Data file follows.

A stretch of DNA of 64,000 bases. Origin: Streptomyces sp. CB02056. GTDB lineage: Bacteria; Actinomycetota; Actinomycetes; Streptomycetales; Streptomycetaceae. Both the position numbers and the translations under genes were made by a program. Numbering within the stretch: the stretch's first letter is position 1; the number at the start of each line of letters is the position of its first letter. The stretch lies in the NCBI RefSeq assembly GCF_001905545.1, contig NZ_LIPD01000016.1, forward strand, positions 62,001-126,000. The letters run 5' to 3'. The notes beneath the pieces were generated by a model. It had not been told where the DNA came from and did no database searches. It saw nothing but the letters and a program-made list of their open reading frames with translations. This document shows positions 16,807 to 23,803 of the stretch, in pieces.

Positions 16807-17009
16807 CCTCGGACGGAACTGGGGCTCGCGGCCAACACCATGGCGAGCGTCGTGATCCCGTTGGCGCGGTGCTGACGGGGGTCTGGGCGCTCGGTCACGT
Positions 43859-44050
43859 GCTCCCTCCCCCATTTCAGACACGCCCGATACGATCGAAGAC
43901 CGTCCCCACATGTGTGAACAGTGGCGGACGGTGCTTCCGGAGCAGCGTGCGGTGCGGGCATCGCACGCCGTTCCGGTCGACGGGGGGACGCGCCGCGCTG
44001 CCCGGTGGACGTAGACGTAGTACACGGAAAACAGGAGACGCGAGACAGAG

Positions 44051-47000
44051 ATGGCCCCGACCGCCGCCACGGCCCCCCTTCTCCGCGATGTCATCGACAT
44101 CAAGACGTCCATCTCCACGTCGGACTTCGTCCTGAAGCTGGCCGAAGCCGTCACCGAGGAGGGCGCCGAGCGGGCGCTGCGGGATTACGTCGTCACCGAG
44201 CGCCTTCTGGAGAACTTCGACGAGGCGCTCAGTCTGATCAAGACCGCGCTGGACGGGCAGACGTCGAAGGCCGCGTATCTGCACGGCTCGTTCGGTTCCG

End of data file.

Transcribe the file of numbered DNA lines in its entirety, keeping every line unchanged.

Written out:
A stretch of DNA of 64,000 bases. Origin: Streptomyces sp. CB02056. GTDB lineage: Bacteria; Actinomycetota; Actinomycetes; Streptomycetales; Streptomycetaceae. Both the position numbers and the translations under genes were made by a program. Numbering within the stretch: the stretch's first letter is position 1; the number at the start of each line of letters is the position of its first letter. The stretch lies in the NCBI RefSeq assembly GCF_001905545.1, contig NZ_LIPD01000016.1, forward strand, positions 62,001-126,000. The letters run 5' to 3'. The notes beneath the pieces were generated by a model. It had not been told where the DNA came from and did no database searches. It saw nothing but the letters and a program-made list of their open reading frames with translations. This document shows positions 16,807 to 23,803 of the stretch, in pieces.

Positions 16807-17009
16807 CCTCGGACGGAACTGGGGCTCGCGGCCAACACCATGGCGAGCGTCGTGATCCCGTTGGCGCGGTGCTGACGGGGGTCTGGGCGCTCGGTCACGT
Positions 43859-44050
43859 GCTCCCTCCCCCATTTCAGACACGCCCGATACGATCGAAGAC
43901 CGTCCCCACATGTGTGAACAGTGGCGGACGGTGCTTCCGGAGCAGCGTGCGGTGCGGGCATCGCACGCCGTTCCGGTCGACGGGGGGACGCGCCGCGCTG
44001 CCCGGTGGACGTAGACGTAGTACACGGAAAACAGGAGACGCGAGACAGAG

Positions 44051-47000
44051 ATGGCCCCGACCGCCGCCACGGCCCCCCTTCTCCGCGATGTCATCGACAT
44101 CAAGACGTCCATCTCCACGTCGGACTTCGTCCTGAAGCTGGCCGAAGCCGTCACCGAGGAGGGCGCCGAGCGGGCGCTGCGGGATTACGTCGTCACCGAG
44201 CGCCTTCTGGAGAACTTCGACGAGGCGCTCAGTCTGATCAAGACCGCGCTGGACGGGCAGACGTCGAAGGCCGCGTATCTGCACGGCTCGTTCGGTTCCG